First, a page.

Freshman forgiveness to be altered

Heather Scarlett

New policy will have no time restrictions on when a course can be retaken

A new banner system being introduced by the university will change the way student GPAs and freshman forgiveness are calculated.

Faculty Senate discussed the Education Policies Council’s Revision of the Rule for Recalculation of GPA at its regular meeting yesterday. LuEtt Hanson, associate dean of Communication and Information, gave a presentation about the differences between the current and future banner systems and how the change will affect students.

“Right now it is a hard and fast rule (that the) second chance counts,” whether the grade goes up or down, Hanson said. With the new banner system, the standard grade could be set by the faculty, and they could determine how the grade counts into the GPA. This could give faculty more flexibility.

The system of freshman forgiveness, which began in 1981, is meant to give beginning students a second chance. The current policy requires the classes being repeated to have been originally taken within the student’s first 30 attempted hours and retaken within the first 60 attempted hours.

The new system will be specified upon a course-by-course basis and will have no time restrictions. This means a course can be retaken in any term as a make up.

“On principle, I object to us having to fit our needs to the software. It is supposed to be the other way around,” Sen. Pamela Grimm said.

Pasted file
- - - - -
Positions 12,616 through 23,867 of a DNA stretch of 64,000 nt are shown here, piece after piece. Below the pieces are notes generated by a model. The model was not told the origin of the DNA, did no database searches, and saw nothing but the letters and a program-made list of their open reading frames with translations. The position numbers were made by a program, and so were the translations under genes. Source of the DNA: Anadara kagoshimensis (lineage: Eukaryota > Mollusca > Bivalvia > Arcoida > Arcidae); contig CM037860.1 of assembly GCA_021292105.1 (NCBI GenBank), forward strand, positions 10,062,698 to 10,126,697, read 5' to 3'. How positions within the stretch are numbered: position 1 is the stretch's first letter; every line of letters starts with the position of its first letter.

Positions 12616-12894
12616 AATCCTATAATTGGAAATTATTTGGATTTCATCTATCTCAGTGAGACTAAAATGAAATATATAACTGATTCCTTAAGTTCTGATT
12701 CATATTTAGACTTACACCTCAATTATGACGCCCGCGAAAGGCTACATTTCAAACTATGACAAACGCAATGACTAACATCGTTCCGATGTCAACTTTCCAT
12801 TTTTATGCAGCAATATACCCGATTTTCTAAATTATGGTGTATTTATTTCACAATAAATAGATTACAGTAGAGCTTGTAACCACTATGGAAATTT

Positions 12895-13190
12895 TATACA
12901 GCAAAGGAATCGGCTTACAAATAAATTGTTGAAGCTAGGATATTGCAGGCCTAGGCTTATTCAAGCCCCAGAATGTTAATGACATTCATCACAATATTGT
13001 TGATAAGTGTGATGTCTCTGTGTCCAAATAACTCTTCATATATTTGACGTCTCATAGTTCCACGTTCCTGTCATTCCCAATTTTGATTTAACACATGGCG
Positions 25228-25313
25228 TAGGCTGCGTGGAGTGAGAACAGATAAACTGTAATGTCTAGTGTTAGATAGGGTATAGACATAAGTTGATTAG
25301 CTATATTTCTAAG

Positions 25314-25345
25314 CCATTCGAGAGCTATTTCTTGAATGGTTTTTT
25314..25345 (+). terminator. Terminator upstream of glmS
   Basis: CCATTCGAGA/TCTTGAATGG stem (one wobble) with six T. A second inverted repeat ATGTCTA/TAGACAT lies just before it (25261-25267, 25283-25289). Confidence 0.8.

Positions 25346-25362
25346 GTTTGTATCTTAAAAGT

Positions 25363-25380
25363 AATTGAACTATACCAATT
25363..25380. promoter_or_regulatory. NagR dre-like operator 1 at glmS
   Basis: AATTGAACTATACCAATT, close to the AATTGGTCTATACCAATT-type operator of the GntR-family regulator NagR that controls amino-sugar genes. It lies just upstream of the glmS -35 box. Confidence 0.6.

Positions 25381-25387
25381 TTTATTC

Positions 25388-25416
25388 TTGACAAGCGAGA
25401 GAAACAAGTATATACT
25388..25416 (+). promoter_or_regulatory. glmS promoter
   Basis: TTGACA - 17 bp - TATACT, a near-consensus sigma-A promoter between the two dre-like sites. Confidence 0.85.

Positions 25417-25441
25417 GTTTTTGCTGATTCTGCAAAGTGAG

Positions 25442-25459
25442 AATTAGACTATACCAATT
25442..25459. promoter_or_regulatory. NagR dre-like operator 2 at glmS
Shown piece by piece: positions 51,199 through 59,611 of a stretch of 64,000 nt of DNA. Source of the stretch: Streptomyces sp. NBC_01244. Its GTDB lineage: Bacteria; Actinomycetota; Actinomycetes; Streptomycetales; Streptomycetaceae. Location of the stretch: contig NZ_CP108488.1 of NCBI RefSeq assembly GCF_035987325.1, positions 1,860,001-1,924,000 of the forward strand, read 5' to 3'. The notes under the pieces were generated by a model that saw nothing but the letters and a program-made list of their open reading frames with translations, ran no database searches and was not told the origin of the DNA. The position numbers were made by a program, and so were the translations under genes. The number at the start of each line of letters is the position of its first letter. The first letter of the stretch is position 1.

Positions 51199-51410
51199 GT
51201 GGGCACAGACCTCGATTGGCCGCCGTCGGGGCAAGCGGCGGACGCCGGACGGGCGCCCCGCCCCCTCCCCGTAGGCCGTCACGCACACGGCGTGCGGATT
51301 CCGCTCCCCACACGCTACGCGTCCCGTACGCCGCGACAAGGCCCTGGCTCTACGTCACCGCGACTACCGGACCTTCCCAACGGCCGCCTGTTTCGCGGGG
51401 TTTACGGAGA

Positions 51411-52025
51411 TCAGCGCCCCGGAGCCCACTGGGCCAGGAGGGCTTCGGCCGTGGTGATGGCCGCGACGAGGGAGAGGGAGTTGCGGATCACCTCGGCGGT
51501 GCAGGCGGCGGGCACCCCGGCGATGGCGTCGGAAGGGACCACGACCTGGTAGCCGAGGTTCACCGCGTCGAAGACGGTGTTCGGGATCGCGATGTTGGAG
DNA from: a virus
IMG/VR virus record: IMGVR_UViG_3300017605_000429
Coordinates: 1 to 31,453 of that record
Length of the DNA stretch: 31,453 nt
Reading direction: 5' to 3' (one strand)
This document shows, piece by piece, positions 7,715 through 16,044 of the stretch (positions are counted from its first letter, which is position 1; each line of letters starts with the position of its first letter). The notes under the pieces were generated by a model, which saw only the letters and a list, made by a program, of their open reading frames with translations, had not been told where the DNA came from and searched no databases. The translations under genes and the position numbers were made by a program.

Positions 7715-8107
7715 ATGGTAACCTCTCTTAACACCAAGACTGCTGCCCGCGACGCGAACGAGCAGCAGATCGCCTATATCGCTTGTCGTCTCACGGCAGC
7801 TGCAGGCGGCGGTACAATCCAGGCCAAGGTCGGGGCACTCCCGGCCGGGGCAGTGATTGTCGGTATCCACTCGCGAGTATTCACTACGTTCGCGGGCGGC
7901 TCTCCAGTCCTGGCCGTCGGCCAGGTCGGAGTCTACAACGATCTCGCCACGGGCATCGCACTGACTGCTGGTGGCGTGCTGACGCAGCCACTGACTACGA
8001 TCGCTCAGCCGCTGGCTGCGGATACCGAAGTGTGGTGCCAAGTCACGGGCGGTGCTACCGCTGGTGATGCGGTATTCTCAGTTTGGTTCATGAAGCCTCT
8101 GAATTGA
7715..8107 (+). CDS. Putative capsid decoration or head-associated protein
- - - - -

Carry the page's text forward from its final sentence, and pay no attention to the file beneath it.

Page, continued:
George Garrison, faculty senator in Pan-African studies, said he doesn’t feel the system is student friendly because student opinions may not have been originally included when freshman forgiveness was created.

“I don’t like any of the options,” he said, and he recommended that the NAACP, Black United Students and the Undergraduate Student Senate be involved in a new discussion.

“I think the idea is to encourage the students,” Garrison said, “(and) generate some new options.”

The senate also addressed the issue of domestic partner benefits.

“It is just wrong that the benefits not be extended based on sexual orientation,” said Sen. Mary Stansbury of library and information science.

Gayle Ormiston, associate provost for faculty affairs and curriculum, said in communication between Sen. Thomas Dowd, Cheryl Casper and emeritus President Carol Cartwright in 2005, the Faculty Senate should not be involved in contract negotiations.

Dowd said the memos were meant to apply at that time and not in the future. After a few minutes, the Senate moved to close the discussion for the afternoon.

Near the end of their meeting, the senators went from local to international issues. Garrison suggested letting President George W. Bush know that the Kent State Faculty Senate had concerns about the genocide taking place in Darfur, Sudan. The senators approved the motion.

“(The) request is to send an appeal for this body to the President,” Garrison said.

Contact academic affairs reporter Heather Scarlett at [email protected].